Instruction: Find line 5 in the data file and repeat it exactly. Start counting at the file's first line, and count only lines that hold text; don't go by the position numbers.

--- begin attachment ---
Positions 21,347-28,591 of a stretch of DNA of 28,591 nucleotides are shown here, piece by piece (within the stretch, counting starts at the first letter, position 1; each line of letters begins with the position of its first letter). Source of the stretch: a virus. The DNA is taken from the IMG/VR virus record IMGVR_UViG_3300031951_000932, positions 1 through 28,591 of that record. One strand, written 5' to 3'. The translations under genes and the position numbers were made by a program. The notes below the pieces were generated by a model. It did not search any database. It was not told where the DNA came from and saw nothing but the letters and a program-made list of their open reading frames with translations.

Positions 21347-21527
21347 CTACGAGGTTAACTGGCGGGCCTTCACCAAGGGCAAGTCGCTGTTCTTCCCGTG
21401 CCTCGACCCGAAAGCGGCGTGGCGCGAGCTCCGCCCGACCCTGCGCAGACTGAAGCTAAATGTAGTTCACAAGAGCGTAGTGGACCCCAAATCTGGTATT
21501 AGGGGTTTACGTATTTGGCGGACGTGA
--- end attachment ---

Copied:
21501 AGGGGTTTACGTATTTGGCGGACGTGA